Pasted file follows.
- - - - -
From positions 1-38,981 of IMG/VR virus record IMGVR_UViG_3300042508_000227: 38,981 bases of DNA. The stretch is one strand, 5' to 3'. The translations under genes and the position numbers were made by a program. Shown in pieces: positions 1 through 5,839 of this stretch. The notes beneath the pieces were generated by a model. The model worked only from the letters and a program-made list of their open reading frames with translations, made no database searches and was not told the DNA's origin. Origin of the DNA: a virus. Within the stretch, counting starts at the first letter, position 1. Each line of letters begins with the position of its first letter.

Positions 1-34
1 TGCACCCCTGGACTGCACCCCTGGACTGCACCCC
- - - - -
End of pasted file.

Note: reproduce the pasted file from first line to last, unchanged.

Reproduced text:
From positions 1-38,981 of IMG/VR virus record IMGVR_UViG_3300042508_000227: 38,981 bases of DNA. The stretch is one strand, 5' to 3'. The translations under genes and the position numbers were made by a program. Shown in pieces: positions 1 through 5,839 of this stretch. The notes beneath the pieces were generated by a model. The model worked only from the letters and a program-made list of their open reading frames with translations, made no database searches and was not told the DNA's origin. Origin of the DNA: a virus. Within the stretch, counting starts at the first letter, position 1. Each line of letters begins with the position of its first letter.

Positions 1-34
1 TGCACCCCTGGACTGCACCCCTGGACTGCACCCC